How do I install Mailhog?


Platform.Sh offers e-mail sending from your container but due to technically limitations, is unable to provide any logging capability for it. Mailhog is a golang application that allows you to catch and log emails being sent through sendmail.
This allows you to have a better overview on which mails are being sent via sendmail.

For more control over your email sending, please do use your own email server or create your own postmarkapp or sendgrid mail account.


MailHog is a wonderfully written efficient piece of software, but it does take away a bit of resources away from your main app. If you are only interested in debugging emails on your dev environment you can make the start_mailhog script conditional (see further in the article).


  • E-mail of your app is currently being sent through sendmail.


Install components

  • First thing to do is create a new file. This will download MailHog from github and put it in your build.
run() {
    if [ ! -f "$PLATFORM_CACHE_DIR/MailHog" ];
        echo "Cache empty, downloading from github"
        echo "Already see it in cache, reusing"

    # Create a php.ini file that overwrites the default sendmail_path
    echo 'sendmail_path=/app/mhsendmail' > $PLATFORM_APP_DIR/php.ini

install_mailhog() {
    curl -SsL -o MailHog
    chmod +x MailHog

install_mhsendmail() {
    curl -SsL -o mhsendmail
    chmod +x mhsendmail

copy_lib_to_cache() {
    echo "Copy to cache..."

copy_lib_from_cache() {
    echo "Copy from cache... "

  • Then, tell your build hook to run it. It will automatically put the binaries in the build cache so subsequent builds should be quick. If you want to upgrade the version of MailHog later, simply clear the build cache platform project:clear-build-cache.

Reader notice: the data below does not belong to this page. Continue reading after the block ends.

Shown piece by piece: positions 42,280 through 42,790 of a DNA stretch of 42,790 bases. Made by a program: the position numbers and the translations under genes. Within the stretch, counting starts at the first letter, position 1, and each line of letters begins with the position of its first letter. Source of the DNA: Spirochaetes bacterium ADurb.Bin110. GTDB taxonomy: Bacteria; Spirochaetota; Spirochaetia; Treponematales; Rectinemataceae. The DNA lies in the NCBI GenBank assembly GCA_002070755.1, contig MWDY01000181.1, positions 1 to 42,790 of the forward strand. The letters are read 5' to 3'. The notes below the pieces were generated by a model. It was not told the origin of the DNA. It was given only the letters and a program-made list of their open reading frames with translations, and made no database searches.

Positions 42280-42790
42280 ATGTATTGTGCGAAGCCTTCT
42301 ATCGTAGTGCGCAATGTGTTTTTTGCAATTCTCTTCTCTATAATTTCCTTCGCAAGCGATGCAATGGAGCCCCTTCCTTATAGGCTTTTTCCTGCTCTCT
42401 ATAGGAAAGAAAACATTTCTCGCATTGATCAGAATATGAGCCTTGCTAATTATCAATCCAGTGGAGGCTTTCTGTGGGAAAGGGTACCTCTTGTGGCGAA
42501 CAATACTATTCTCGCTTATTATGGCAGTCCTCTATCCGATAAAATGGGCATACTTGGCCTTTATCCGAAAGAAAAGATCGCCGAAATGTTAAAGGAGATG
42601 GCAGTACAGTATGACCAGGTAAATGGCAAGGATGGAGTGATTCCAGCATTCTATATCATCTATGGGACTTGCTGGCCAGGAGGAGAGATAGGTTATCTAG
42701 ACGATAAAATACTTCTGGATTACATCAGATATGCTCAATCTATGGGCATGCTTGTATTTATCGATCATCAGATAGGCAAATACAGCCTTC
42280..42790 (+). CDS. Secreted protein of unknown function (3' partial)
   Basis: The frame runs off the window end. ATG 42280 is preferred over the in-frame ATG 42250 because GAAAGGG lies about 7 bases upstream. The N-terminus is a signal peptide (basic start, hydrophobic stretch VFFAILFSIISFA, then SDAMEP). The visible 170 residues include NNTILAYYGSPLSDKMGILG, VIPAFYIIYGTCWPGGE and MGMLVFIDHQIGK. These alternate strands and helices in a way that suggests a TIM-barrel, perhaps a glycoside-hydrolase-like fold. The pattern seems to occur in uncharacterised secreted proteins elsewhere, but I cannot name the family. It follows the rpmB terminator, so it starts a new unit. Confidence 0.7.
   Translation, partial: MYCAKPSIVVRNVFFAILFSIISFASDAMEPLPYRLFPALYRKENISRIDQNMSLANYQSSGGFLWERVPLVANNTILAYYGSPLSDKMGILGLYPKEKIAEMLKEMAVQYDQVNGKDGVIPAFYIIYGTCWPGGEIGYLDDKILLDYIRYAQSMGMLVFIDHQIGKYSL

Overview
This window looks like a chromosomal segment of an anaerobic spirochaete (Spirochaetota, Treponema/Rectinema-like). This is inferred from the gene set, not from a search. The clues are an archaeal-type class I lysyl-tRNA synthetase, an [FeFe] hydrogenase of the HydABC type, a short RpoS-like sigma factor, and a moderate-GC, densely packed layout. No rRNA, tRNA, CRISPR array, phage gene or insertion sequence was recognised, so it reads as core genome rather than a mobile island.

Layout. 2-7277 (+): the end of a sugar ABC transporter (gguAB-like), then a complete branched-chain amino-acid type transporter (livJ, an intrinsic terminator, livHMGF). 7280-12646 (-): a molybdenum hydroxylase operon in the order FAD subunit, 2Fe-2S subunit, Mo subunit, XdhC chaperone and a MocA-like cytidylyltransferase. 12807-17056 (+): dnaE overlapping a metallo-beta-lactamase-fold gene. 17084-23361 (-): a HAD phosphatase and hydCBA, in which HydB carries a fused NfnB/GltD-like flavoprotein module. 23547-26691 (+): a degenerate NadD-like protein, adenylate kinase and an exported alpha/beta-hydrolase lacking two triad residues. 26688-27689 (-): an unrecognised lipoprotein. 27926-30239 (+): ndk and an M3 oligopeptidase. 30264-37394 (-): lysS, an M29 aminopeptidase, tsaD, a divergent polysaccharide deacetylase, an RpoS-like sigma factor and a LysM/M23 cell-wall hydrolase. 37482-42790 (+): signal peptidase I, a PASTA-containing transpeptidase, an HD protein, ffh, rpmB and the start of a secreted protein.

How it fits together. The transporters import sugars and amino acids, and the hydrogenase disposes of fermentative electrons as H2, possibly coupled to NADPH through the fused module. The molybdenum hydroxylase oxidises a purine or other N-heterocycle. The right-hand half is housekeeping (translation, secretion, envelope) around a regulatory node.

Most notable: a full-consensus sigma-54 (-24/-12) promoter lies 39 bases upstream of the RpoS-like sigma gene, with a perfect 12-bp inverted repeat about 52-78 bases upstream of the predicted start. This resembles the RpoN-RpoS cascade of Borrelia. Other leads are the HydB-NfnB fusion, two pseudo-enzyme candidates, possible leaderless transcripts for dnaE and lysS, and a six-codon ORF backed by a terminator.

In add:

    build: |
        set -e

Starting MailHog and PHP

  • Now we have to tell the system to start both MailHog AND your php application. Create a new file called
echo "Killing old processes"
pkill MailHog || true
pkill php-fpm || true
pkill php-fpm8.1-zts || true

if [ "$PLATFORM_ENVIRONMENT_TYPE" = production ]; then
    echo "Only starting php, since we're running on production environment"
    echo "Starting MailHog and php-fpm"
    ./MailHog & /usr/bin/start-php-app

Note: the above script is only starting MailHog for development environments. You can change the script if you want to run it on production as well. But do be aware that this can cause additional load on the container. (although honestly, this should be fairly limited unless you send huge quantities of e-mail).

  • Then, add the start command to your
        start: 'bash'


  • Commit and push the code and verify that the build correctly downloaded the MailHog binary. And verify that your site is still running.

git add && git commit -m "Adding mailhog" && platform push

Accessing the MailHog web UI

  • MailHog will be running on port 8025, but this is not accesible from the outside world. This is good, because we don’t want visitors to your site to actually visit this. However, you can access it by setting up an ssh tunnel to your local machine.

The following command tells ssh to open a pipe from port 8025 on the container, to 8025 on your local machine:

ssh $(platform ssh --pipe) -n -N -L 8025:localhost:8025

Then, open firefox and go to http://localhost:8025 to see the MailHog webui in all its glory.

  • When you start sending emails, you should see them pop up in the UI.